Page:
• Venom: Let There Be Carnage

    Venom: Let There Be Carnage

    ★★½

    First Venom, was not my thing, and I did not like most of the film except for Hardy’s performance. Venom: Let There Be Carnage is an improvement, but I still don’t think this character is my type of character. The best thing I can say is that, it’s mad short, which is both an advantage & disadvantage, there’s more Eddie Brock & Venom dynamic, which is fun to watch, and I really hope that Robert Richardson, the cinematographer of this film who has worked with Tarantino, Scorsese, & Oliver Stone got a good paycheck out of this. Otherwise, it’s fine. Good mid credit scene, tho.

  • The Tragedy of Macbeth

    The Tragedy of Macbeth

    ★★★★

    NYFF #8 

    Well, New York film festival has finally closed for me. I’m very happy that this would be last thing I watched at the festival. A gorgeously made film that feels influenced by the works of German Expressionism. Acting is great all around. Wish I had more to say, but that’s it. Recommend!

  • Lamb

    Lamb

    ★★★½

    Besides great cinematography, good performances all around, and a great foreboding atmosphere in the first half, it’s not the film I was particularly hoping it would’ve been. Wish that this film was more horrific/disturbing, and that it went in a much crazier place. Otherwise, I’m glad to see Noomi Rapace in something that is using her to full advantage.

  • Petite Maman

    Petite Maman

    ★★★½

    NYFF #7

    The last 10-15 minutes of this film will be something that I will forever hold to my heart. I want to shout out my friend, for giving me a free ticket to see this with him. I absolutely loved Portrait of A Lady on Fire, and I was going to follow whatever Céline was going to do next. This film is feels indebted to the works of Miyazaki, specifically My Neighbor Tortoro. The film is very light on story…

  • Memoria

    Memoria

    ★★★★

    NYFF #6

    Of all the films I’ve seen in NYFF, this is the one that I thought about the most. I want to start saying that although I’m aware of Apichatpong Weerasethakul, I have never seen his prior works. What is clear about this film is that, he films are slow pacing, sparing in dialogue and/or information, and have a dreamlike quality that is alluring. I want to give two very specific aspects that I want to shout out, the…

  • Passing

    Passing

    ★★★½

    NYFF #5

    Rebecca Hall’s debut Passing, is a strong debut with great performances all around. The decision to make this film black & white, and 4:3 aspect ratio help emphasis the themes that Rebecca Hall is getting across in this film. Tessa Thompson and Ruth Negga are giving such bravura performances. I’ll be honest this film worked for me by the end. I think the struggles that Tessa Thompson’s character has really hits it strides by the end. She is jealous,…

  • Drive My Car

    Drive My Car

    ★★★★

    NYFF #4

    Although it’s three hours long, and on paper (both figuratively and literally) seem like a story that can be much shorter, I wouldn’t remove any scene from the film. Drive My Car is a film about grief, the acceptance to move on from the people we lost. What I appreciate is that the complex emotions that the characters have about the people who have passed away in their lives. They clearly missed the people who are gone, but…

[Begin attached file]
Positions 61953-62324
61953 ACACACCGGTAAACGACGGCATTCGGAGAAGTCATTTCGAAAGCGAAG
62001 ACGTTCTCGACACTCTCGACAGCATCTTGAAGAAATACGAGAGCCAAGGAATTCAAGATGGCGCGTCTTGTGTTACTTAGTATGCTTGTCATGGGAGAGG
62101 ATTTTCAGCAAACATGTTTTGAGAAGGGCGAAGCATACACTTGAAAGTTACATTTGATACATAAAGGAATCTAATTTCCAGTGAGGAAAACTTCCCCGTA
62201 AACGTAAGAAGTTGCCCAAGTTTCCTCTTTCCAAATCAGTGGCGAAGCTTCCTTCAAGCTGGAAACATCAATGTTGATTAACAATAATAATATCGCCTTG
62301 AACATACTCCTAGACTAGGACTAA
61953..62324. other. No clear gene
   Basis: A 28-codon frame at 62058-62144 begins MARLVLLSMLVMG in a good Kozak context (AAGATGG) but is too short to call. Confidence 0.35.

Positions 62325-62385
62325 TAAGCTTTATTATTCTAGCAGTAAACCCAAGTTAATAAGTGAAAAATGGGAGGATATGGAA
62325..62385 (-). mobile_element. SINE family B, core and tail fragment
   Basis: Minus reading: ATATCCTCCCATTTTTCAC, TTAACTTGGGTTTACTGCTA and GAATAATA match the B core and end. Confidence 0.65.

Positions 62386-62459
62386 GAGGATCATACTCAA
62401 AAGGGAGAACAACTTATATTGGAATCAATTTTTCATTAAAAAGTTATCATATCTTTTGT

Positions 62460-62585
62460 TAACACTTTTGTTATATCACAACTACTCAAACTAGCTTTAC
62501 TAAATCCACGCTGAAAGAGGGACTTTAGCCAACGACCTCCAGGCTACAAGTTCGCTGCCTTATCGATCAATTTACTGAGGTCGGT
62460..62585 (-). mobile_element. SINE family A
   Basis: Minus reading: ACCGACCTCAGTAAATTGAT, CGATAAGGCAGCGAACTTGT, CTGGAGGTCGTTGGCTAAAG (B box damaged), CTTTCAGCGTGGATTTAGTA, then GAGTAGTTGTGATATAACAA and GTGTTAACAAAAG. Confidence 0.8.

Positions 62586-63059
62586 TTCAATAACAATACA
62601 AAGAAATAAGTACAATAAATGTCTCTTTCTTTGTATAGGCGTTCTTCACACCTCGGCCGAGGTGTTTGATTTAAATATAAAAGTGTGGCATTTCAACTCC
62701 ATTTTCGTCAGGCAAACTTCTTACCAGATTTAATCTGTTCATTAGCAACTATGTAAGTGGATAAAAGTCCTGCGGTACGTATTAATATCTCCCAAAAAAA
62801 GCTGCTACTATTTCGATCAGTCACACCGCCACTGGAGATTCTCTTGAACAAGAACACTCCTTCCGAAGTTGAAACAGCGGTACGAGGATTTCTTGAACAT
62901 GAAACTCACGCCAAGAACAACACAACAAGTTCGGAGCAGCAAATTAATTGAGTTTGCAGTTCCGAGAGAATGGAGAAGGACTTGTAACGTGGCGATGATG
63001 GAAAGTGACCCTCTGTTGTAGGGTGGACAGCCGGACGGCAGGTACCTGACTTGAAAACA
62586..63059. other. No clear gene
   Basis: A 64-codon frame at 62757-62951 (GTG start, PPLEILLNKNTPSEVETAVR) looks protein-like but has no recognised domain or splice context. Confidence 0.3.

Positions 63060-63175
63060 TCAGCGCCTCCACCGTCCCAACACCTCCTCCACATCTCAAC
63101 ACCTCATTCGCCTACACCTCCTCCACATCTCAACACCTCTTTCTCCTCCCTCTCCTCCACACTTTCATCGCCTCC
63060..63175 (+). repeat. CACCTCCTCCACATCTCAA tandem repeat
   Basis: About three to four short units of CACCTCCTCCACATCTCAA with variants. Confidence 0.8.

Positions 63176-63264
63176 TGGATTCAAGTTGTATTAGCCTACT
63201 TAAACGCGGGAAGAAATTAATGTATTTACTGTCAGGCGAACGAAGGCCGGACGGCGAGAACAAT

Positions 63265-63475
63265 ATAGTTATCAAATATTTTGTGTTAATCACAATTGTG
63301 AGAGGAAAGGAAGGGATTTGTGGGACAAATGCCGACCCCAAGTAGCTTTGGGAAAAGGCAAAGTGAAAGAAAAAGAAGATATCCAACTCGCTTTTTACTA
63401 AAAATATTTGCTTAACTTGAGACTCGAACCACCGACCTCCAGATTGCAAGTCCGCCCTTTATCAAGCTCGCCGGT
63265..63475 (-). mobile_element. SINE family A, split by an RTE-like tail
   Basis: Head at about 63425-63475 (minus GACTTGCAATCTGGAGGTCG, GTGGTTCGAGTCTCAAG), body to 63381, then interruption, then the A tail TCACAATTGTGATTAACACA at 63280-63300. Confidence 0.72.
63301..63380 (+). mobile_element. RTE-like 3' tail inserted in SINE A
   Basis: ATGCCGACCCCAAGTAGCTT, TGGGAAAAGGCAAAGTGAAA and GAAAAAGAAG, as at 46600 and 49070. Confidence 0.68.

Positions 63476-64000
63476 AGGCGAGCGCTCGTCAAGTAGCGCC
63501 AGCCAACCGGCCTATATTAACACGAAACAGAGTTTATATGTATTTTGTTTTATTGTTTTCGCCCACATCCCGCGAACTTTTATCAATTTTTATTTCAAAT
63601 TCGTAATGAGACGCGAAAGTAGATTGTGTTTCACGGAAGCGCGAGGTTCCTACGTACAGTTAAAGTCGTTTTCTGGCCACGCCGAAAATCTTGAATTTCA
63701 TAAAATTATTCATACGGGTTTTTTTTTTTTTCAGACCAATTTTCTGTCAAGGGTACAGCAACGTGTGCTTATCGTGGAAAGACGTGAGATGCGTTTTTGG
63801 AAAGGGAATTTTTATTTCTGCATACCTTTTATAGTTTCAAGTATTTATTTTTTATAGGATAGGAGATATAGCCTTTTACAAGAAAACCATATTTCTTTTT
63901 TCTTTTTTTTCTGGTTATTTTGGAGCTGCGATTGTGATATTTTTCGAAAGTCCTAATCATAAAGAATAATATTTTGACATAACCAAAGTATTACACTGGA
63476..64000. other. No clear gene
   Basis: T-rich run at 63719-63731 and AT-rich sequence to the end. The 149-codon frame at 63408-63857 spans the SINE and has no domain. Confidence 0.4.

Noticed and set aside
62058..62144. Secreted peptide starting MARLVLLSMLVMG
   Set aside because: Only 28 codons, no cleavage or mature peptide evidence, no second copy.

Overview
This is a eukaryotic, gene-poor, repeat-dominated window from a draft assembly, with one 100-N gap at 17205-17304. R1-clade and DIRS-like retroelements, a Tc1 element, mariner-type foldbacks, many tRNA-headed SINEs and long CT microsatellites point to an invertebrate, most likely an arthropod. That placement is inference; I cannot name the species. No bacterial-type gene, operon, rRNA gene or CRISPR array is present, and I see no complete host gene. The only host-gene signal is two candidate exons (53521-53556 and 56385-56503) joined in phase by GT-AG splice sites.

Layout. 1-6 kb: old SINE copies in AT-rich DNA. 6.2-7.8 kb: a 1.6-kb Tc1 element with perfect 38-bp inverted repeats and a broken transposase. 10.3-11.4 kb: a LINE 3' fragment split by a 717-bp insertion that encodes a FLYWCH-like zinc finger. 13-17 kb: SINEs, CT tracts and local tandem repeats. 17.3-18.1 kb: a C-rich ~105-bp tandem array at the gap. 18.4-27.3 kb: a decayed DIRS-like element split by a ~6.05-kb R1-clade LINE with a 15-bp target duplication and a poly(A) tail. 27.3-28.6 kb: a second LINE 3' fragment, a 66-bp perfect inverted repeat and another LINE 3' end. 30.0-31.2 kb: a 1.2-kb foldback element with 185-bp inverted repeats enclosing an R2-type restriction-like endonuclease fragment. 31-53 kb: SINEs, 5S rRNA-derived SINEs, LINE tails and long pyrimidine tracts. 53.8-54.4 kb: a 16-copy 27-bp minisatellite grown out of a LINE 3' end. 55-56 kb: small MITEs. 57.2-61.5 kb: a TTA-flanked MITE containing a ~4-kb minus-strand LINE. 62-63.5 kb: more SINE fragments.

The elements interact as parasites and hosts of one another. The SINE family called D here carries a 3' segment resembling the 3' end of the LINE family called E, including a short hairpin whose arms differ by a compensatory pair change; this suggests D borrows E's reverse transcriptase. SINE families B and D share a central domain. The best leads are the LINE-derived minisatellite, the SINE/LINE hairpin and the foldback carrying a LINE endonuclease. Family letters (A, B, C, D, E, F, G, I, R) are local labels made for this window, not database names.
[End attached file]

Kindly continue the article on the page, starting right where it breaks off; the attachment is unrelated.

• Barry Lyndon

    Barry Lyndon

    ★★★★★

    Barry Lyndon IS one of the best films ever made. For the last 5 years, I always wanted to watch this film in a theater projected in 35mm. That wish was finally fulfilled. While watching this film on any video release would look gorgeous, watching this film in a theater was truly a profound experience for me. The screen was huge, the locales look gorgeous, the sound was blaring in all the best ways, it was everything I’ve wanted it…

  • The Souvenir Part II

    The Souvenir Part II

    ★★★★★

    NYFF #3

    This was third film I saw on Sunday, and I can say, this could possibly be my favorite film of 2021. The last shot of the film is so incredible that I legit wanted to scream my lungs out for how amazing it was. While it certainly picks up where the last one ends, this film is a different beast that I found this film to be better than the first one. It’s much more meta than the…

  • Benedetta

    Benedetta

    ★★★★

    NYFF #2

    Without a doubt, this was to me, the film I was most anticipated to see the most. And my anticipation of the film went even more high when there were Christian protesters telling people to not see this “awful demented” film about this real person. Without a doubt this film has the best theater going experience of the three films I saw on Sunday. That being said, it was the one that I thought about the most. Paul…

  • The Worst Person in the World

    The Worst Person in the World

    ★★★★½

    NYFF #1

    God! It’s good to be back to NYFF, baby! Last year, I only went to one drive in screening that a friend of mine had an extra ticket. This year, I went to see three films in one day and will be going to more screenings as the festival continues. Anyway, here’s the first film I saw at NYFF, The Worst Person in the World

    In the Q&A for the film, it was revealed that the main actress…

  • The Empty Man

    The Empty Man

    ★★★½

    The first 20 minutes of the film are the absolute best, and create an atmosphere that most modern horror films can’t achieve. A beautiful (if a bit too digital) looking film, that keeps you intrigued til the very end of the film. James Badge Dale should be the lead of every horror film for the next 27 years.